Maria-Florina Balcan, a post-doctoral student with Microsoft Research New England, believes that active learning algorithms are too delicate for such a general method to exist. Instead, Balcan is broadening the type of interaction that active learning can handle beyond just labeling unlabeled examples. She points out that in other situations another interaction method might be more natural.
Take the example of trying to classify images of people by gender, says Balcan. If the interaction is changed, the teacher might be able complain to the learner that some classifiers are too general and need to be split, or that some are too similar and need to be merged. The teacher might suggest a new class to be added, or notice that the learning is making certain mistakes and suggest a new zone that will eliminate those classification errors.
"Much of the theoretical and practical work on active learning was developed on a very specific model and function of interaction," says Balcan. "But the interaction could be different. The main direction that I see for improvement in the future is extending the type of interaction between the learning algorithm and the user."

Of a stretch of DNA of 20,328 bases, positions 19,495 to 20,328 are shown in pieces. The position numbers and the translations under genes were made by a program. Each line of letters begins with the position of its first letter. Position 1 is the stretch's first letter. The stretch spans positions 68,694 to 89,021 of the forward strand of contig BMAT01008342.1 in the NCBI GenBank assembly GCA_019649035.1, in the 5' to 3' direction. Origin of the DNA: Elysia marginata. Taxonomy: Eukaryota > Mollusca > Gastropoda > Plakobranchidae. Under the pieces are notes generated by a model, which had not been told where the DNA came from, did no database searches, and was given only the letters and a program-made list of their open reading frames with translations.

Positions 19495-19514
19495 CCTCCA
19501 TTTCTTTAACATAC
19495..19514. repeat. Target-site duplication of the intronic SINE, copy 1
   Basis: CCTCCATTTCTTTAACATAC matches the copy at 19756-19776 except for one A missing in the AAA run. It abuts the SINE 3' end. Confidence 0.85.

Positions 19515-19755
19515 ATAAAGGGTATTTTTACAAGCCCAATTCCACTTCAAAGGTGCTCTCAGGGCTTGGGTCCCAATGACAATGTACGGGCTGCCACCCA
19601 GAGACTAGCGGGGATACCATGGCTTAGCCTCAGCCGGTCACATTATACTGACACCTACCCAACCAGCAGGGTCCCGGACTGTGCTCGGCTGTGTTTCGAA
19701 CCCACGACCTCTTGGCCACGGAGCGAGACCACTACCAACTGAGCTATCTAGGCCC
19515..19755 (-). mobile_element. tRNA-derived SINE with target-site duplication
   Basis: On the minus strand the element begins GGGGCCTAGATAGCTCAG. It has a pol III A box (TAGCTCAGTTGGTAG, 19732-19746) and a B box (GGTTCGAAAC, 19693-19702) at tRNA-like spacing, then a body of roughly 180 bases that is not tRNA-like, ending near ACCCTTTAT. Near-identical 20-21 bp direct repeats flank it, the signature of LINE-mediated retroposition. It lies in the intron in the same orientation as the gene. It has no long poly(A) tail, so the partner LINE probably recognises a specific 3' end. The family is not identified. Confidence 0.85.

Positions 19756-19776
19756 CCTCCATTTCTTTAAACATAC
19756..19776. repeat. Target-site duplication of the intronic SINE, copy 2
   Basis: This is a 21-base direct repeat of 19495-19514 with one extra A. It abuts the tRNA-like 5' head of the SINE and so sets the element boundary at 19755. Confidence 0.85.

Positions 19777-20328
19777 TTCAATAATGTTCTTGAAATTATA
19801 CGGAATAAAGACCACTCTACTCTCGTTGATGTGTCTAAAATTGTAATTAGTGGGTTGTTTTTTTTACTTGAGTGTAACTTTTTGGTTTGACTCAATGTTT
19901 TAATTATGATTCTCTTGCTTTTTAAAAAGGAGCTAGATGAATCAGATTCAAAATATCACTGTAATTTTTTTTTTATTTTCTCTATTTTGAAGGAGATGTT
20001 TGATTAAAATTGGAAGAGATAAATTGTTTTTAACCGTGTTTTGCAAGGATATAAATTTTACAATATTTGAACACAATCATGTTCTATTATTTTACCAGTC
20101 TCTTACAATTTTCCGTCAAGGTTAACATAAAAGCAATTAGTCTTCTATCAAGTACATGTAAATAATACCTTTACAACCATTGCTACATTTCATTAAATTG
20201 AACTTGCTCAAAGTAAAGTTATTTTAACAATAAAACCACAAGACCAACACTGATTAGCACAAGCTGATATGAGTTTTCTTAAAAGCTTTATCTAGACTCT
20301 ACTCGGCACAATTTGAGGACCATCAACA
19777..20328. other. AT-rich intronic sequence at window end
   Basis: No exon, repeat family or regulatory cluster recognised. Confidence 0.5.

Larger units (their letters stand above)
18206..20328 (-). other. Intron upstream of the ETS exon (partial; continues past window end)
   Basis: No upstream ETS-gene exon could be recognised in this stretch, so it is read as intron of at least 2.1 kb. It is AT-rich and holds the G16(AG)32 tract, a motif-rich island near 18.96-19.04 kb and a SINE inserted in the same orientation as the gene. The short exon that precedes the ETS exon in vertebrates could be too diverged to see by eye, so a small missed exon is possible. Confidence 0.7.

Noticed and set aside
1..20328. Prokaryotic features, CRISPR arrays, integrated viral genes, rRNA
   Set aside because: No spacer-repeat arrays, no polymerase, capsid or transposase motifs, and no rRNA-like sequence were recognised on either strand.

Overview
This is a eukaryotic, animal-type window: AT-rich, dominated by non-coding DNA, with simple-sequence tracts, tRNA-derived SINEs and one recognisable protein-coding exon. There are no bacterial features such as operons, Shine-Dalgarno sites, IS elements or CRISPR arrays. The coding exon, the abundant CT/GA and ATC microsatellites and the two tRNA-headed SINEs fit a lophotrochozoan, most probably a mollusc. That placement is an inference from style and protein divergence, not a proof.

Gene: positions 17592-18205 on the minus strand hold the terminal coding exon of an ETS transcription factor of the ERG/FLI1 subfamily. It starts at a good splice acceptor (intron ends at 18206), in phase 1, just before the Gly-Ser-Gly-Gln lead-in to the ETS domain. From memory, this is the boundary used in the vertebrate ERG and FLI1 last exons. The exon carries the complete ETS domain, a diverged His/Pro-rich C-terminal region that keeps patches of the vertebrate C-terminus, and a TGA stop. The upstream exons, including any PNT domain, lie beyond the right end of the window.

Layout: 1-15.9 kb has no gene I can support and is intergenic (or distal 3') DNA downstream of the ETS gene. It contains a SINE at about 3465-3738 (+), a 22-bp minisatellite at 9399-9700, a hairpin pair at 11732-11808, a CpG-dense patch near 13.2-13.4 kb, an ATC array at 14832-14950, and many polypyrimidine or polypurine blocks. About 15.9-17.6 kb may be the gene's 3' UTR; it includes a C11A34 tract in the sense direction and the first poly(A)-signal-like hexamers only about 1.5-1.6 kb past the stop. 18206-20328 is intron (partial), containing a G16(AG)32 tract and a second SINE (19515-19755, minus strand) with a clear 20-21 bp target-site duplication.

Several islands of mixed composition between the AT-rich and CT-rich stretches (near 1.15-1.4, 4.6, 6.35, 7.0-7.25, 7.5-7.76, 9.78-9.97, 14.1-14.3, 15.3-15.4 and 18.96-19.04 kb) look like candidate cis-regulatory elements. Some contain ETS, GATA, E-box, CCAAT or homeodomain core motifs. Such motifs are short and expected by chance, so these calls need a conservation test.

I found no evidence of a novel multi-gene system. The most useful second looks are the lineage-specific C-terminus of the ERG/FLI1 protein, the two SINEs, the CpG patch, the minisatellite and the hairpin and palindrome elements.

Given the progress made in the past several years, with more horizons opening up, the future of active learning appears to be very promising. "We now have active learning algorithms providing substantial guarantees on performance while relying on relatively minimal assumptions about the world," notes John Langford, doctor of learning at Yahoo! Research. "We have a reasonable understanding of where and when they provide performance improvements over passive learning. These algorithms are also practical, often yielding substantial savings in label complexity over passive learning approaches."